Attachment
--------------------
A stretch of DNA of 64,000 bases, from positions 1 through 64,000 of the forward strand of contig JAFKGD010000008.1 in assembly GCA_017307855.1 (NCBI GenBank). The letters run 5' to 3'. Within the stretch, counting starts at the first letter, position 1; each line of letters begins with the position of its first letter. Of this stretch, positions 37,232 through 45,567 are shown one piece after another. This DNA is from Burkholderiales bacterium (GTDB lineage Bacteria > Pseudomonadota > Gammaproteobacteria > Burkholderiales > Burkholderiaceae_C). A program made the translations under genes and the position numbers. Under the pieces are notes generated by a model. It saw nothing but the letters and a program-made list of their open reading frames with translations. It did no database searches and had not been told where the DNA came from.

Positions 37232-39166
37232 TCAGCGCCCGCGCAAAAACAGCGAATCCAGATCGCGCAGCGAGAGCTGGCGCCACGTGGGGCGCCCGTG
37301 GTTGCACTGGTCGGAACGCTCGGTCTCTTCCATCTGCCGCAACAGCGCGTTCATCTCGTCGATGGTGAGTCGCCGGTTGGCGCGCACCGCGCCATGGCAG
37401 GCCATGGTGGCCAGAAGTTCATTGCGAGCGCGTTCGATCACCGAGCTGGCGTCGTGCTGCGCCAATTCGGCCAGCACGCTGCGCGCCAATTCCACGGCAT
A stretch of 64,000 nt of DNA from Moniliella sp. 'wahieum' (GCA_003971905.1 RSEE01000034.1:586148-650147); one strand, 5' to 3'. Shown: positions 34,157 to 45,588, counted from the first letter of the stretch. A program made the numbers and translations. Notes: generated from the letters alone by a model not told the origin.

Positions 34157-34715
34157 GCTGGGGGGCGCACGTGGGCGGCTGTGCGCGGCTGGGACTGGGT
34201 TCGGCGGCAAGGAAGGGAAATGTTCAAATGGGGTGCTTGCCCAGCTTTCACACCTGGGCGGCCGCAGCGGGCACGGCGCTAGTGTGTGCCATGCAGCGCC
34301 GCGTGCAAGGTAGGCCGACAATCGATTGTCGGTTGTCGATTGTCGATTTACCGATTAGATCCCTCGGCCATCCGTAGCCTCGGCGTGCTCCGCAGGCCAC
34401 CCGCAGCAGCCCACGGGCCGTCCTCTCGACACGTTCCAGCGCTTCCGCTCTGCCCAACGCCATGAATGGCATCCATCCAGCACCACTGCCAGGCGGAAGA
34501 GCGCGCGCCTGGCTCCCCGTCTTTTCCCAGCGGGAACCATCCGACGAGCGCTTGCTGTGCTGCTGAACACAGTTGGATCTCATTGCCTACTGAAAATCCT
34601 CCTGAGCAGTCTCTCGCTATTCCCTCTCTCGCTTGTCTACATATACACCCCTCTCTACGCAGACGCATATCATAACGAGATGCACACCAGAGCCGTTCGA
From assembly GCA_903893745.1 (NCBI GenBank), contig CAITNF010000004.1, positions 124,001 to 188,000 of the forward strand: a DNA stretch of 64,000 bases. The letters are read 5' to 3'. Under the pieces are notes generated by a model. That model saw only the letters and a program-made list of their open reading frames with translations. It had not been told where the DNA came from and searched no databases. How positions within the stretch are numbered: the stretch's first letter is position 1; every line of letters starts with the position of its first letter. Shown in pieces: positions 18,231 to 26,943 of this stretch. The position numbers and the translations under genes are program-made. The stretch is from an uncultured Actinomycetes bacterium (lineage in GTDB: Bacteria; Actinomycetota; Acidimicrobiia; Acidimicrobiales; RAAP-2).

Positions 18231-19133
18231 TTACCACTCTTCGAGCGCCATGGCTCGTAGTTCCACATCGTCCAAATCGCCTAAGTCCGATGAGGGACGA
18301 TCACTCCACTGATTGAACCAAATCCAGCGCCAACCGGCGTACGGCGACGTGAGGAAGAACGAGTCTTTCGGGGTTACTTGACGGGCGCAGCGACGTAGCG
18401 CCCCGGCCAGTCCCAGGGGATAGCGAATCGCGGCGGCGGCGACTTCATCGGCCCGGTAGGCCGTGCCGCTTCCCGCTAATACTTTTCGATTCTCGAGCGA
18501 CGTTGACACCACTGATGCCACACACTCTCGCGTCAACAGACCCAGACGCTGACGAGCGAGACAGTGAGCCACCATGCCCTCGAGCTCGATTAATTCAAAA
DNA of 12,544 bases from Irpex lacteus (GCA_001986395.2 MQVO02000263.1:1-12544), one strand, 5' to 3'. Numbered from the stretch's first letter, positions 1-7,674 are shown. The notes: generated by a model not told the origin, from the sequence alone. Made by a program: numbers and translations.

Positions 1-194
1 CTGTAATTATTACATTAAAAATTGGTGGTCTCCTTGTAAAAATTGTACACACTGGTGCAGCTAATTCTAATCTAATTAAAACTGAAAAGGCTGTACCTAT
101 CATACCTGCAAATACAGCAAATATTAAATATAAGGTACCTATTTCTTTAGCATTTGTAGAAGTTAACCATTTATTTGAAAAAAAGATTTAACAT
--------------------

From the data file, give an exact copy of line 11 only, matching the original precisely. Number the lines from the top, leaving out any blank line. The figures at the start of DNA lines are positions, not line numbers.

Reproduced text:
34401 CCGCAGCAGCCCACGGGCCGTCCTCTCGACACGTTCCAGCGCTTCCGCTCTGCCCAACGCCATGAATGGCATCCATCCAGCACCACTGCCAGGCGGAAGA